An advanced multispectral dermatascope can be used to study changes in the macroscopic structure of the skin. The system produces detailed images that can be used to track skin changes over time.
ROWLAND de ROODE, HERKE JAN NOORDMANS, RUDOLF M. VERDAASDONK, AND VIGFUS SIGURDSSON
Optical diagnosis and therapy are becoming effective methods for evaluation and treatment of a broad variety of medical conditions. The University Medical Center, Utrecht (Utrecht, The Netherlands), has developed a spectral imaging device to perform quantitative per-pixel spectral analysis of tissue for evaluation of laser treatment of skin lesions, or for tracking skin diseases as they heal over time. The current systems, called dermatoscopes, are based on standard red/green/blue (RGB) charge-coupled-device (CCD) detectors. However, because skin has more useful spectral properties in the visible spectral range-like the absorption peaks of hemoglobin near 540 and 580 nm-a multispectral dermatoscope can provide improved functionality.
A 5-W Luxeon white LED (Lumileds; San Jose, CA) source is fiber-coupled to a ring-shaped polarized illuminator mounted on the camera head of the multispectral dermatoscope. A light shield excludes any other light and maintains a standard focal distance. Cross-polarized illumination is used to exclude direct reflection of skin tissue.
By inserting a liquid-crystal tunable filter (LCTF) between lens and camera, a user can capture a spectrally filtered image at any given wavelength between 400 and 720 nm with a bandwidth of approximately 10 nm(see Fig. 1).1 The LCTF is based on a Lyot filter and therefore has a polarizing effect. Its polarizing angle is crossed with respect to the orientation of the illumination polarization so that direct surface reflections are eliminated and the camera only sees scattered light.2 The spectrally filtered images are captured by a compact, high-resolution, 12-bit monochrome CCD camera.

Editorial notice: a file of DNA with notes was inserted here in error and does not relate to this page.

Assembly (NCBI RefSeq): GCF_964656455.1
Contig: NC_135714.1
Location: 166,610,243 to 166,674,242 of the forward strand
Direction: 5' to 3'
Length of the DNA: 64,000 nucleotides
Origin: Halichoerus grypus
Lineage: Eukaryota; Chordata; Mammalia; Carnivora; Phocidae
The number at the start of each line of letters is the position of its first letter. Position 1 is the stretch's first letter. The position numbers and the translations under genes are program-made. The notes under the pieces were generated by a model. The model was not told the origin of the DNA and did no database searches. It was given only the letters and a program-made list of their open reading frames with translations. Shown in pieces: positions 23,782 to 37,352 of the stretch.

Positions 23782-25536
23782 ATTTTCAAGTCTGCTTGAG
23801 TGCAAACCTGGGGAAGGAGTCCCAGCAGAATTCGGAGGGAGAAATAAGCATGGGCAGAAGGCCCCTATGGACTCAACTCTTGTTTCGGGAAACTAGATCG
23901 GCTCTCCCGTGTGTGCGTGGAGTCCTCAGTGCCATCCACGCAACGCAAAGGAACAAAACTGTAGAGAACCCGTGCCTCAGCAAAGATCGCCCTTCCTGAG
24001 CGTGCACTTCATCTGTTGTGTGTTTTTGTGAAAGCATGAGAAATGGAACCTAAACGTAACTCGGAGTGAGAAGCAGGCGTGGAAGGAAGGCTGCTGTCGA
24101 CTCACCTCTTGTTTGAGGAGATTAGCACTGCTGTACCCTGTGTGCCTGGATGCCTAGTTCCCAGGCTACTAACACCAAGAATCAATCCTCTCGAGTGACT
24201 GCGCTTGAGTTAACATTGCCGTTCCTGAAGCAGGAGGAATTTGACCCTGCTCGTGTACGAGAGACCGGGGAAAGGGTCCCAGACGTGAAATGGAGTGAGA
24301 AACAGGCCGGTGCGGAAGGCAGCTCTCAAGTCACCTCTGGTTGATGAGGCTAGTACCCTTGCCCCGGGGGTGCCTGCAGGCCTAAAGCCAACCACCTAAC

Although the multispectral camera has a spectral range between 400 and 720 nm, the LED illuminator only gives enough light for spectral imaging in the range between 440 and 720 nm. Because the bandwidth of the LCTF is approximately 10 nm, a step size of 3 nm is chosen as a standard.
System calibration and optimization
The multispectral system must be carefully calibrated to obtain reproducible measurements. When a constant exposure time is used, the sensitivity spectrum of the system is far from flat. Because of the strong nonuniform character of the sensitivity spectrum, the signal-to-noise ratio (S/N) will be far worse for ultraviolet (UV) than for green wavelengths. To achieve uniform S/N across the spectrum, the acquisition time in the UV region must be longer than in the green region. The best acquisition time per wavelength is sequentially determined using a barium sulphate white reference object. This time is determined by applying a loop that automatically alters integration time per wavelength and achieves the best S/N across the spectrum.
The spectrum of the acquired image data is determined by the illumination spectrum of the LED, the reflective spectrum of the skin, the transmission spectrum of the LCTF, and the sensitivity spectrum of the CCD. As only the reflection spectrum is of interest and not the spectra of the system components, a full spectral scan of the barium sulphate white reference is again made to divide out these unwanted sensitivity spectra. The relative reflection is then given by:
Here, the dark reference value corresponds to the signal offset of the CCD. By using the white reference correction for every pixel individually, small spatial inhomogeneities in the illumination distribution are corrected in the same step.
For clinical experiments, the multispectral system is placed on a compact trolley with an isolation transformer for portable use. The camera is mounted on a mechanical arm to enable fast and fixed positioning of the camera head on the skin of the patient.
To evaluate the effectiveness of the multispectral imaging system, a study at the Outpatient Department of Dermatology at University Medical Center, Utrecht, compared the performance of a normal color dermatoscope and the multispectral dermatoscope on a port wine stain (see Fig. 2). Moving from UV to IR wavelengths in a multispectral image, light is scattered deeper in the tissue near the UV range, while deeper skin structures are observed near the IR wavelengths. At the same time, the reflection spectrum is modulated by the absorbing fluorophores in the skin like melanin and hemoglobin.